GN Hearing’s cash flow was positively impacted by the business performance and a positive impact from working capital. As a result, GN Hearing ended the free cash flow of DKK131 million. For GN Audio, we also saw very strong cash flow despite the decrease in absolute earnings due to improvement in working capital across inventory and payables. We managed to deliver a free cash flow of DKK464 million in the quarter. Most of the working capital improvements seen in the quarter are sustainable, and we will see further excess inventory reductions during the remainder of the year.
Moving to Slide 20 and our newly announced capital plan. During May, we announced our new capital plan preparing for the debt maturities in ’24 and in ’25. The new plan aims to strike the right balance between current market challenges and further significant growth opportunities, allowing us to execute on both short- and long-term market share opportunities. Essentially, we had around DKK7 billion in debt maturing in ’24, and we developed a solid plan for repayment. We are utilizing four building blocks, and let me just give you an update on the execution of those four.
For the equity component, this is fully executed and part of the directed issue and private placement of 17 million new shares and existing treasury shares in late May, that generated net proceeds of DKK2.6 billion. For the debt component, we have renegotiated a new term loan with our commercial banking group, which essentially means that we are adding DKK2.1 billion in new debt as well as extending our maturities from 25% to 26%. We are confident we will finalize this during Q3 of 2023. Moreover, we have also now managed to increase our unutilized RCF from DKK2.6 billion to DKK3.9 billion. We agreed on the commercial terms and expect to sign in third quarter. This upsized RCF is giving us even more liquidity buffer.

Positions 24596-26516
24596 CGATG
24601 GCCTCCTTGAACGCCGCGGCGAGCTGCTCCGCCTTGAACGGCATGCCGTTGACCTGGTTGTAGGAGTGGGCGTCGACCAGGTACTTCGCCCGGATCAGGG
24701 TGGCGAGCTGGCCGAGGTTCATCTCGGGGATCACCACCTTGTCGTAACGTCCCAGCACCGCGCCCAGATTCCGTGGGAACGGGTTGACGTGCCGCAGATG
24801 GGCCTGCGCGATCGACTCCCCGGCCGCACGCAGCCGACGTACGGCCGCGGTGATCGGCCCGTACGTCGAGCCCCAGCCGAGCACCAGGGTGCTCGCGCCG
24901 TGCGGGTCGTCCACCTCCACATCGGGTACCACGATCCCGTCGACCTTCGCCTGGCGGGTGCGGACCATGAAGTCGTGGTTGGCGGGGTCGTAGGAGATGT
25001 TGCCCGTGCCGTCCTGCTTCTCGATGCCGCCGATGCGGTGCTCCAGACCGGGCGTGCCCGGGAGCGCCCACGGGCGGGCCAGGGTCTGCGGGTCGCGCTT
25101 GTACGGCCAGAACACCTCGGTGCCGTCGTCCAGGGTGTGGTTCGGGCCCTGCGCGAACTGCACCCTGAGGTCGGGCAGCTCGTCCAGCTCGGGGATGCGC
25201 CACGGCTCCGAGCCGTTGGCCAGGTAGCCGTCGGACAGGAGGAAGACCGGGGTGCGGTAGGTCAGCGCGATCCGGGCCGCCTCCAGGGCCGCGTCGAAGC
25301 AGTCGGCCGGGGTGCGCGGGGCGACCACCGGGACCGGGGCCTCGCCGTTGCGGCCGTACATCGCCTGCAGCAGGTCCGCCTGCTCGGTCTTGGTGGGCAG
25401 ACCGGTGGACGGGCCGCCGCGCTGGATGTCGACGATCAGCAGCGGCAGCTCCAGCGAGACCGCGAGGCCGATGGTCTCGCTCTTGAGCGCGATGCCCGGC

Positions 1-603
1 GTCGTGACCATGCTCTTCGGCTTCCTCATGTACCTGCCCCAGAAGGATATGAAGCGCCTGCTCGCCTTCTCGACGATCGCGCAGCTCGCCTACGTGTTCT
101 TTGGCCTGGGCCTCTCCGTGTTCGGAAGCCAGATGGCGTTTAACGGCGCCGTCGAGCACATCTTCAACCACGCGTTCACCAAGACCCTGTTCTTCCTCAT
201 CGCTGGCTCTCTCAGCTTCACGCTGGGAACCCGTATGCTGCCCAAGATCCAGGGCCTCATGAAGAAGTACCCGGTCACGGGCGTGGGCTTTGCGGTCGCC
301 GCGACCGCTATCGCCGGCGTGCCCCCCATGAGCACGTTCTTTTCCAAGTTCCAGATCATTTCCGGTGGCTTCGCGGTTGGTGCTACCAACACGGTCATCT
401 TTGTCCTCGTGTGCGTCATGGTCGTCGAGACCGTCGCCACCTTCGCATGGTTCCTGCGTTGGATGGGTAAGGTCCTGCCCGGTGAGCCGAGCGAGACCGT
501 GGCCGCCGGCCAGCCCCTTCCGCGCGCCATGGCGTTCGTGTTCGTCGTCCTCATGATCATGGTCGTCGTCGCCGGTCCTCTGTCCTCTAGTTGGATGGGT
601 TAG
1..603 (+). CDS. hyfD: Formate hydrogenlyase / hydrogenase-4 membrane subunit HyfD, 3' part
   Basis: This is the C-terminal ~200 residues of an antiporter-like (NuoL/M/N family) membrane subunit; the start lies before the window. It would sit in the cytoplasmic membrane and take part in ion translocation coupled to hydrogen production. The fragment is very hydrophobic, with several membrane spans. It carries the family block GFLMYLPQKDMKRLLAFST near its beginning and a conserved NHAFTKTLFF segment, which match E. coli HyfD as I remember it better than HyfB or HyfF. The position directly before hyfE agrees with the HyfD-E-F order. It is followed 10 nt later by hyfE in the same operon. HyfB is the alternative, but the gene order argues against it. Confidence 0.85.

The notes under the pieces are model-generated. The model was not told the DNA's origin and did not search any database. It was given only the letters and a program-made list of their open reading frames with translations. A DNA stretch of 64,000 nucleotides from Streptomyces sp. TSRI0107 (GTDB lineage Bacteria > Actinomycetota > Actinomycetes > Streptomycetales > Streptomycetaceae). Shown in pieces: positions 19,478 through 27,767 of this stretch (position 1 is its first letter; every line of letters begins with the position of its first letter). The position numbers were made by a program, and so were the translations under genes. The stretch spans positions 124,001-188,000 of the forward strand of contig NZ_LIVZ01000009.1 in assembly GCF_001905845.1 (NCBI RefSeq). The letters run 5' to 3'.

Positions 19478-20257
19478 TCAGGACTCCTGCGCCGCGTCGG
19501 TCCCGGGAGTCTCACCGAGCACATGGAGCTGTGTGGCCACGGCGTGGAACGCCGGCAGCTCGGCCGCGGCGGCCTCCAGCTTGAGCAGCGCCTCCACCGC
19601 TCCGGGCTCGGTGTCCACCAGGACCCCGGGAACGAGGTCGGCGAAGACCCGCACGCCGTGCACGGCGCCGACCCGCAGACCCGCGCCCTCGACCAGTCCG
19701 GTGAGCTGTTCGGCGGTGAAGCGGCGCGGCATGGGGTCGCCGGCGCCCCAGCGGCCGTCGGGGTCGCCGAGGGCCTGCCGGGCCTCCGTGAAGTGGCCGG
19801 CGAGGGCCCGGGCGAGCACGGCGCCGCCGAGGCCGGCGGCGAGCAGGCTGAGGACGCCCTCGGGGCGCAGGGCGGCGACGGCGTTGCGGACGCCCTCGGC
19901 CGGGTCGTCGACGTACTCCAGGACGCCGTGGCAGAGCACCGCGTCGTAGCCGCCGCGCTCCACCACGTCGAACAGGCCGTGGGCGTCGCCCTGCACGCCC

Regarding our disposable program, we’ve already signed the disposal of Belaudicao in June and expect the transaction to complete in third quarter of ’23. This will generate around DKK500 million in net proceeds at closing. On top of this, we are well progressed with the disposal of our headquarter building and remain confident that Belaudicao and headquarters will have line of sight of the first DKK1 billion of disposal proceeds. We are early stage on other disposals and have optionality in how to generate further proceeds from these disposals.
Finally, we have executed strongly on the operational initiatives with more than DKK600 million in free cash flow generated during this quarter. We remain focused on continued optimizations, and we continue to expect positive cash flow for the full year.
Now let’s move to Slide 21 and the impact on our maturity profile from the mentioned pillars. Once the new capital plan is fully executed, this effectively means that all material debt maturities until Q3 of ’26 are fully funded. On a short-term basis, we will continue to roll the commercial papers and money market loans on a one to three months rolling basis. These instruments are primarily intended to cover working capital. We’re certainly not done yet, but we remain very confident in the new plan and have executed strongly in the first few months after the announcement.
Now let’s move to Slide 22 and our financial guidance. Gitte and Peter already went through the guidance across GN Hearing and GN Audio. So, I will keep this short. To conclude, on group level, we are now expecting an organic revenue growth of minus 4% to plus 2%.
And with that, I’m happy to hand you back to Anne Sofie.
Anne Sofie Veyhe
Thank you to Gitte, Peter and Soren for the updates. Before opening the line for questions, I just want to mention that we are once again arranging an Investor and Analyst Meeting in connection with EUHA this year in Nürnberg.
And with that, I’m handing over to the operator for Q&A. Please limit your questions to two at a time.
[Operator Instructions] We will take our first question from Martin Brenoe with Nordea. Please go ahead.